The European Commission has tabled a package of measures to allow consumers and companies to buy and sell products and services online more easily and confidently across the EU.
Delivering on its Digital Single Market and Single Market strategies, the European Commission has presented a three-pronged plan to boost eCommerce by tackling geoblocking, making cross-border parcel delivery more affordable and efficient and promoting customer trust through better protection and enforcement.
It will also strengthen the enforcement of consumers’ rights and guidance to clarify what qualifies as an unfair commercial practice in the digital world.
The legislation will ensure that consumers wishing to purchase products and services in another EU country will not be discriminated against regarding prices, sales or payment conditions - unless justified for reasons such as VAT.
The EC said the regulation will lead to greater price transparency and improving regulatory oversight.
Andrus Ansip, VP for the Digital Single Market, said: "All too often people are blocked from accessing the best offers when shopping online or decide not to buy cross-border because the delivery prices are too high or they are worried about how to claim their rights if something goes wrong.
"We want to solve the problems that are preventing consumers and businesses from fully enjoying the opportunities of buying and selling products and services online."
Günther H. Oettinger, commissioner for the Digital Economy and Society, said: "The geoblocking initiative strikes the right balance between consumers' interest to be able to shop online without borders and providing businesses with sufficient legal certainty.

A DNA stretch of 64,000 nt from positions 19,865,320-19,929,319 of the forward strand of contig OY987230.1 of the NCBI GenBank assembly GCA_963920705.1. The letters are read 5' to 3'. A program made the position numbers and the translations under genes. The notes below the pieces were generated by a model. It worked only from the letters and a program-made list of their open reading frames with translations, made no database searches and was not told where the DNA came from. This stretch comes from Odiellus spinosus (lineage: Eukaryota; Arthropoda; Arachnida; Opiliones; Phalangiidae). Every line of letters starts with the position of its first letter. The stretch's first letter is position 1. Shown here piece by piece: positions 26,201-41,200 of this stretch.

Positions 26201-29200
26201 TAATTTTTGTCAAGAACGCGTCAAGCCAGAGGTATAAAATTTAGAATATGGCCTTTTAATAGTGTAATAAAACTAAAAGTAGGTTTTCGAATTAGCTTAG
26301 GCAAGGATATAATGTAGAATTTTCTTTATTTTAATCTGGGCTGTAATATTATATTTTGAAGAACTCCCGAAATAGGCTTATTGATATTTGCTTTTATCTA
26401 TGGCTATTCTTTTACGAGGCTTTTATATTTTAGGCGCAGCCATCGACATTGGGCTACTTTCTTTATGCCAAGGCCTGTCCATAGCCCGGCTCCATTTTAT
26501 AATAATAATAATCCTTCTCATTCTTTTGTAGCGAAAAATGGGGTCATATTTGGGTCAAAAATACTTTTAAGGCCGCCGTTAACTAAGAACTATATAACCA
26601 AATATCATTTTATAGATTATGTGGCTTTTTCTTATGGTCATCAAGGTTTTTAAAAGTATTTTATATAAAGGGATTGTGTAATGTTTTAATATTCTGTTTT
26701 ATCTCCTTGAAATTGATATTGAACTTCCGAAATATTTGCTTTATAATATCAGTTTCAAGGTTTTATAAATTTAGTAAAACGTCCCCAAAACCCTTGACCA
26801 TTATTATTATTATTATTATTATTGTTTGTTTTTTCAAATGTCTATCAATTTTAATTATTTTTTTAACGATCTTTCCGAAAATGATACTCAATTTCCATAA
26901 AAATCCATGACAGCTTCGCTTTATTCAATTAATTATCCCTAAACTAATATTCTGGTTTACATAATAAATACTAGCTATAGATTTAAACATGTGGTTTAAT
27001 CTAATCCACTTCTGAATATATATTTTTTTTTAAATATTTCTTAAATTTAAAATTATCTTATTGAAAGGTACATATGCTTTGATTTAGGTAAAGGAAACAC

"I am confident that our approach, taking due account of specificities of certain sectors, will give the right boost to cross-border eCommerce in the EU."
Elżbieta Bieńkowska, commissioner for Internal Market, Industry, Entrepreneurship and SMEs, added: "Discrimination between EU consumers based on the objective to segment markets along national borders has no place in the Single Market.
"With clearer rules, better enforcement and more affordable cross-border parcel delivery, it will be easier for consumers and companies, especially SMEs, to make the most of the EU Single Market and the cross-border eCommerce."
Vera Jourová, commissioner for Justice, Consumers and Gender Equality, said: “Too many people in Europe are hesitant to purchase online because they don’t know their rights or think they are hard to enforce.
"I want consumers to buy online as confidently as they would offline. We will give teeth to consumer protection authorities to better enforce consumer rights online and crack down on fraudulent practices."
The package is an important step to bring consumer protection up to speed with the online world and to give legal certainty to traders, she concluded.
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